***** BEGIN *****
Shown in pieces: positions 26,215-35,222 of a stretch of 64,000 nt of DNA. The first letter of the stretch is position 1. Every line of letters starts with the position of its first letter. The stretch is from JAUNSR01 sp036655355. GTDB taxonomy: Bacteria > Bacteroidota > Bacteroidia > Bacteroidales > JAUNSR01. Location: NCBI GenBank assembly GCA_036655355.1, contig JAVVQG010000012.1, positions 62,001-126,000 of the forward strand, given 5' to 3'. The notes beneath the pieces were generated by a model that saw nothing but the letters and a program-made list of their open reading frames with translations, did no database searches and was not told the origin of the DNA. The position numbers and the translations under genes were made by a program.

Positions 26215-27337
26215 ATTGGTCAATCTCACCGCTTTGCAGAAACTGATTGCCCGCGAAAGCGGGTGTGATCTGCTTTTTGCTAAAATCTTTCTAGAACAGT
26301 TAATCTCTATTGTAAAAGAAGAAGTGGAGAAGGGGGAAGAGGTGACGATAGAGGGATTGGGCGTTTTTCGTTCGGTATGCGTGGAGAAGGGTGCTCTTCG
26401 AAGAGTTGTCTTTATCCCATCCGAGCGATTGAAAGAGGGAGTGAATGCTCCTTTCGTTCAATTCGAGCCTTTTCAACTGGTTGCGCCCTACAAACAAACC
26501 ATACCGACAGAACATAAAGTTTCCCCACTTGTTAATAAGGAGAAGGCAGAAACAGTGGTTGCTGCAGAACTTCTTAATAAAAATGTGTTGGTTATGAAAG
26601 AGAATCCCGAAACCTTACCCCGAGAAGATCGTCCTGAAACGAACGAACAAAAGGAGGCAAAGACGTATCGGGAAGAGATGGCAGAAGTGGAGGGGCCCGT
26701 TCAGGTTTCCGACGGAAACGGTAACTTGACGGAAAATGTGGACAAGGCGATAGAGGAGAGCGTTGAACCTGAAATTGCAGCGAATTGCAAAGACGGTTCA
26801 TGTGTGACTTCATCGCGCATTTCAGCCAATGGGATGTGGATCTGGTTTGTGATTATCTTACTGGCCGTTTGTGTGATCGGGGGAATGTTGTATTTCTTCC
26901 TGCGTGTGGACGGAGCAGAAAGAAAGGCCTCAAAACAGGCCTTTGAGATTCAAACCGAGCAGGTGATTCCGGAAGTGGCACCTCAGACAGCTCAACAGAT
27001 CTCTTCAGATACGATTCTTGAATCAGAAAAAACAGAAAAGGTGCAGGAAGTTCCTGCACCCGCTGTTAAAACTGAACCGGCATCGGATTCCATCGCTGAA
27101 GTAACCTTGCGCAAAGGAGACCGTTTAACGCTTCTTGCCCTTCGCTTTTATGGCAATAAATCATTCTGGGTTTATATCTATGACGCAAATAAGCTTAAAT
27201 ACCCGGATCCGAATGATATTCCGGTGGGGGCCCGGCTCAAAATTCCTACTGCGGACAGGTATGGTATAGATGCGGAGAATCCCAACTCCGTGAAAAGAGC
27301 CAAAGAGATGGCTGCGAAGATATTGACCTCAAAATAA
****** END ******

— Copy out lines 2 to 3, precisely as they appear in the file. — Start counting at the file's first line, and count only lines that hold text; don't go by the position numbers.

Positions 26215-27337
26215 ATTGGTCAATCTCACCGCTTTGCAGAAACTGATTGCCCGCGAAAGCGGGTGTGATCTGCTTTTTGCTAAAATCTTTCTAGAACAGT